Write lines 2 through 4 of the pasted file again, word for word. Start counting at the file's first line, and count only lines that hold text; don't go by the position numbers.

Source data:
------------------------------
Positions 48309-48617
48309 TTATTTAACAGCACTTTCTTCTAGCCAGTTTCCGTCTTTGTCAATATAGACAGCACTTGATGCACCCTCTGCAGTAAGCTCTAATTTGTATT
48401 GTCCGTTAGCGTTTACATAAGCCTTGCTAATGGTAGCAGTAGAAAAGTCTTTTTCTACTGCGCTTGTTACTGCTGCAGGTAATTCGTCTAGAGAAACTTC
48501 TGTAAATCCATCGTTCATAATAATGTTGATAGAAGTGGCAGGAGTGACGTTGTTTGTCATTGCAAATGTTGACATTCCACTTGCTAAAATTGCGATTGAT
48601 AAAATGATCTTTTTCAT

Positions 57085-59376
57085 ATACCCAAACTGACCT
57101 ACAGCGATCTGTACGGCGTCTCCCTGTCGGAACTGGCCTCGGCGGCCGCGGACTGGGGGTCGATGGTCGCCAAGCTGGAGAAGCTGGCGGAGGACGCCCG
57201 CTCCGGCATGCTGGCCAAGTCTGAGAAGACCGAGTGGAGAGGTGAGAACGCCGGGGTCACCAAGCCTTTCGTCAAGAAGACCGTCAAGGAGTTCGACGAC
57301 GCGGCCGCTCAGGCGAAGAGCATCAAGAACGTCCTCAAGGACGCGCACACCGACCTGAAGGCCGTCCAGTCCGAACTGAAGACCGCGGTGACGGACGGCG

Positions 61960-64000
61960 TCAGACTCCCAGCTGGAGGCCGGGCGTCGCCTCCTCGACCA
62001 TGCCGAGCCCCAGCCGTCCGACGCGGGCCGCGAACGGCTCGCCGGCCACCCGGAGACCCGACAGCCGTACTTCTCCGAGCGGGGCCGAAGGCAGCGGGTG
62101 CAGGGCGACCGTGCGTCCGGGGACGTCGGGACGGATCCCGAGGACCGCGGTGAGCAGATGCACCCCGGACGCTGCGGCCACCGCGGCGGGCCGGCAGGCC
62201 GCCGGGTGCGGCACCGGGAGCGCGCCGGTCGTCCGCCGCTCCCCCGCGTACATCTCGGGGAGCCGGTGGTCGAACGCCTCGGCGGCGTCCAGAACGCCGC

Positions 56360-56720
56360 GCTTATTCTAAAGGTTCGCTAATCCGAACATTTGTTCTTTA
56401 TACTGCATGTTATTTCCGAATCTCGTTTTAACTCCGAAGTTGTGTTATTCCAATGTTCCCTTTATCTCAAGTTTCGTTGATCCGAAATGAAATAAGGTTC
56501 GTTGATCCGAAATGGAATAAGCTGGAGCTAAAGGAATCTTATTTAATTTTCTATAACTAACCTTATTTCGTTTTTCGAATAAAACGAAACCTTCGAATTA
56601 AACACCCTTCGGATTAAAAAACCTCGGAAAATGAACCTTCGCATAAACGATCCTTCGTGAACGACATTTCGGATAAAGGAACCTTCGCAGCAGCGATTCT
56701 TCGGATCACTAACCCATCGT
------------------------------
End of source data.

48309 TTATTTAACAGCACTTTCTTCTAGCCAGTTTCCGTCTTTGTCAATATAGACAGCACTTGATGCACCCTCTGCAGTAAGCTCTAATTTGTATT
48401 GTCCGTTAGCGTTTACATAAGCCTTGCTAATGGTAGCAGTAGAAAAGTCTTTTTCTACTGCGCTTGTTACTGCTGCAGGTAATTCGTCTAGAGAAACTTC
48501 TGTAAATCCATCGTTCATAATAATGTTGATAGAAGTGGCAGGAGTGACGTTGTTTGTCATTGCAAATGTTGACATTCCACTTGCTAAAATTGCGATTGAT